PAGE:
History of Grant's Lick, KY

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Historical Marker #1642 in Grant’s Lick commemorates this Campbell County community’s settlement and founding.

In 1793, saltwater was discovered in the area by Samuel Bryan, who was a nephew of Daniel Boone. John Grant, also a nephew of the famous frontiersman, owned the land on which the saltwater was found and created a profitable business around the mining of salt. Salt licks were natural formations where wildlife often gathered to lick the ground to obtain the mineral. Along with Charles Morgan and John Breckinridge, who also claimed land in the area, a salt drilling effort began in order to manufacture and sell bushels of salt. In July of 1804, Grant, Breckinridge, and James Taylor formed an official partnership in the business.

The process of mining salt was a tedious one. Workers drilled through several feet of mud and sand in a nearby creek bed until they struck rock. The drill needed to descend even further to reach the saltwater. Extracted through pipes, the water was pumped by either man or horsepower into large salt kettles. Weighing up to ninety pounds, the kettles were boiled in a long trench in the ground. As the water boiled, it evaporated, leaving salt residue behind. Depending on concentration levels, the process required anywhere from 250 to 900 gallons of water to create one bushel of salt.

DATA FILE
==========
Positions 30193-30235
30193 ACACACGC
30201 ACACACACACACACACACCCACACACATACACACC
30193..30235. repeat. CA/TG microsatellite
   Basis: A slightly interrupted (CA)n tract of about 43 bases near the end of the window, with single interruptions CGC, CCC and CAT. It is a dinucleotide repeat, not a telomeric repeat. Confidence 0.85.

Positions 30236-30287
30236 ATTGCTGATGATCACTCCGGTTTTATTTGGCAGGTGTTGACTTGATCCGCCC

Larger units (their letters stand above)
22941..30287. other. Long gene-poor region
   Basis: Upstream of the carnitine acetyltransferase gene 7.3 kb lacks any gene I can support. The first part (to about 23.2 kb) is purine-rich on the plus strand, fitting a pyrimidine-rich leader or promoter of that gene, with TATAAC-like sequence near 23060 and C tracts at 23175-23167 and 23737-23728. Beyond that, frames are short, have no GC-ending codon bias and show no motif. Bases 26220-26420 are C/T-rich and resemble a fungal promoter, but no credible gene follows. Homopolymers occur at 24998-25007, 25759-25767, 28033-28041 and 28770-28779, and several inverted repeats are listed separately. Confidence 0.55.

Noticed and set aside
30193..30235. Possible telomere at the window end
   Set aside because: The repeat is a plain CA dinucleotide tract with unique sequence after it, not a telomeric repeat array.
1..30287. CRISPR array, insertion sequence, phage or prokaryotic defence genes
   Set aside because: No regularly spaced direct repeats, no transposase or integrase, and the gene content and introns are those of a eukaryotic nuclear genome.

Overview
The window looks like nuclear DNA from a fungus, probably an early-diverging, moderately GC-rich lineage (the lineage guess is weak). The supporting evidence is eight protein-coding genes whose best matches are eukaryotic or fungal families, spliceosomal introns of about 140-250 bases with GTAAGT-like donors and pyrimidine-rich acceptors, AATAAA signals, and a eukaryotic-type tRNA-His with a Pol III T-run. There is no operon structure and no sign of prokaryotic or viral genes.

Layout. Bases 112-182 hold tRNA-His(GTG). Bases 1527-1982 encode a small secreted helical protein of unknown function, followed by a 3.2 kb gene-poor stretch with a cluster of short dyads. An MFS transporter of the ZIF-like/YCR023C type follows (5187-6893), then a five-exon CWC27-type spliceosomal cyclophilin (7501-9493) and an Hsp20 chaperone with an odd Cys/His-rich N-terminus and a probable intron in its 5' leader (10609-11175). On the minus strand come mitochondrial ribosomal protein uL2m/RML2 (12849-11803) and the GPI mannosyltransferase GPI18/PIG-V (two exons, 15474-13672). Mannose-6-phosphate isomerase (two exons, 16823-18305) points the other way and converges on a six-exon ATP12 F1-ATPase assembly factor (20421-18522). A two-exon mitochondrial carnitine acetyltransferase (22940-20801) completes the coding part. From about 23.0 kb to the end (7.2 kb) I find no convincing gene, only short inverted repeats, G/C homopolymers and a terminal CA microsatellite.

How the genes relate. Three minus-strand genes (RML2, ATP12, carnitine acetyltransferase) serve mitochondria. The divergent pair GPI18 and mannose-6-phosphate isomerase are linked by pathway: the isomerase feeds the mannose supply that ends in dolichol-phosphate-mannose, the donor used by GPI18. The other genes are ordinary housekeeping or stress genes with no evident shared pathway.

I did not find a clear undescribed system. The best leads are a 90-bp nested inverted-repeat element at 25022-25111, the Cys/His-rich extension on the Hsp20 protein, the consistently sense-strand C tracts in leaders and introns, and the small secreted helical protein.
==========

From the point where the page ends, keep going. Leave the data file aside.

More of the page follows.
In order for Grant's endeavor to be successful, nearby roads needed to be developed. All of the men involved in the salt business partnership were influential in the creation of local routes. The entrepreneurs specifically advocated for a road that connected Grant's Lick to Newport and thus the Ohio River. Because of their partnership and common interest in the salt business, the area of Grant's Lick developed into the thriving rural community it is today.  

Grant's Lick Cafe

OUR STORY

Family Owned and Operated Since 1991

Grant’s Lick Café holds a long history as a prosperous business in the little town where salt licks were discovered.  A former log home converted into a hotel, funeral home and more, eventually became known as Grant’s Lick Café in the 1980s when Mary Owens owned the bar.  Mary lived upstairs in the small apartment and would often serve soup and other goodies which earned it the “Café” name.